Case: Parker v. EnerNOC, Inc., 484 Mass. 128 (2020)
Topic: Commissions; Future Commission; Treble Damages; Termination; Retaliation; Special Payment
Plaintiff’s Problem: Are future commissions protected by the Wage Act?
Plaintiff’s Background: In March 2014, the plaintiff, Francoise Parker joined EnerNOC as a senior sales manager. Her annual starting salary was $120,000, plus commissions. As a senior sales manager, her responsibilities involved selling and marketing EnerNOC's services to prospective clients.
On March 4, 2016, Parker negotiated the largest contract in EnerNOC's history– the deal was worth $20 million over five years. The contract included a “termination for convenience” clause, which meant that both parties had a one-time option to terminate the contract within the thirty days following the first anniversary of the effective date of the contract. Under EnerNOC's sales commission policy, a commission payment on a contract that contained such a termination clause would be paid on the guaranteed portion of the contract. In addition, pursuant to what was known as EnerNOC's “true-up” policy, an additional commission payment would be made based on the entire value of the contract as long as the contract survived the first year. Lastly, EnerNOC’s commission policy further stated that salespersons would not be eligible for further commissions if they were terminated for any reason.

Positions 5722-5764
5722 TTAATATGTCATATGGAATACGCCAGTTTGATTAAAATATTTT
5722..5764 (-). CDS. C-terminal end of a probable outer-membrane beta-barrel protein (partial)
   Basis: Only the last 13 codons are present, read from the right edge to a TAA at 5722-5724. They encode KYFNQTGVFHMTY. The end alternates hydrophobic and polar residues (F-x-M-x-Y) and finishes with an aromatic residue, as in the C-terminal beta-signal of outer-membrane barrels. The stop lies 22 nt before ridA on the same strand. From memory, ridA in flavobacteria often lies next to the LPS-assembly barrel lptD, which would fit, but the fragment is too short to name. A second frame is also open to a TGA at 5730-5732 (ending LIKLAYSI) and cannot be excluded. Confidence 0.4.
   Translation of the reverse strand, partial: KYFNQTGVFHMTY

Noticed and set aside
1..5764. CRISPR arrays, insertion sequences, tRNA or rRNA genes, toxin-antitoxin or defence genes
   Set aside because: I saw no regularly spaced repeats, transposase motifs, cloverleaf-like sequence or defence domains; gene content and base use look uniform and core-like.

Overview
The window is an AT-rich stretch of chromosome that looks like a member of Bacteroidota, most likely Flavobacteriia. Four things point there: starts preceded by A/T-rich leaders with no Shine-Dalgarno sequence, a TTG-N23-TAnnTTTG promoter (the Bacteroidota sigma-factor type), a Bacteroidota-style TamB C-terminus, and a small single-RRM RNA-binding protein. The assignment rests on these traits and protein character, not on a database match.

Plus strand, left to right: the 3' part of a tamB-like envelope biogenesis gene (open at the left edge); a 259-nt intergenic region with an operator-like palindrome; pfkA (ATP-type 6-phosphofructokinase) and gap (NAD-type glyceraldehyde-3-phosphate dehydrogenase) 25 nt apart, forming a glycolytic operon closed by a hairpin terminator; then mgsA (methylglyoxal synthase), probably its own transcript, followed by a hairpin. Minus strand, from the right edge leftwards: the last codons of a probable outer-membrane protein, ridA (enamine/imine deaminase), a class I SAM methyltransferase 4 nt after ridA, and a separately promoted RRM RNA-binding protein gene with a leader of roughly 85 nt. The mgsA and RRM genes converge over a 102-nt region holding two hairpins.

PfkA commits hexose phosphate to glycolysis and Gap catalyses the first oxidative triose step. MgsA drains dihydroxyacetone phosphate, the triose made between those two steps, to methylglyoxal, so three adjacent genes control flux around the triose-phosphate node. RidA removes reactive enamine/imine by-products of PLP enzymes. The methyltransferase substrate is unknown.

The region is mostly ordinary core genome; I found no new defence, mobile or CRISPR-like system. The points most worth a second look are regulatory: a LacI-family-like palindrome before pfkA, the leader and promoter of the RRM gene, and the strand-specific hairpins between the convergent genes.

On April 1, 2016, EnerNOC fired Parker after she complained about not receiving her full commission on the guaranteed portion of contract. On April 22, 2016, EnerNOC paid Parker $100,222.21 as commission on the guaranteed portion of the contract. Had Parker remained employed, she would have been entitled to the “true-up” policy commission. Parker sued, alleging that she had been terminated in retaliation for her complaints and that she had been denied her commissions in violation of the Wage Act.
What The Court Said: Yes. The Supreme Judicial Court (SJC) concluded that “commissions that are not yet due to be paid may nonetheless constitute lost wages if the employer’s violations of the act prevent payment of those commissions” due and payable. The Wage Act requires that commissions are to be paid when two conditions are met: (1) the amount of the commission “has been definitely determined”; and (2) the commission “has become due and payable”. In contrast, other forms of wages, once earned, are to be paid on a regular schedule. To ensure that the requirements of the Wage Act are met, the statute prohibits employers from retaliating against employees who assert their rights. Furthermore, a commission is a special payment and must be treated like a wage if it is tied to employee performance, definitely determinable, and due and payable.
As a result of the retaliation, Parker did receive wages that would have been due under the true-up policy had she still been employed with EnerNOC at the time.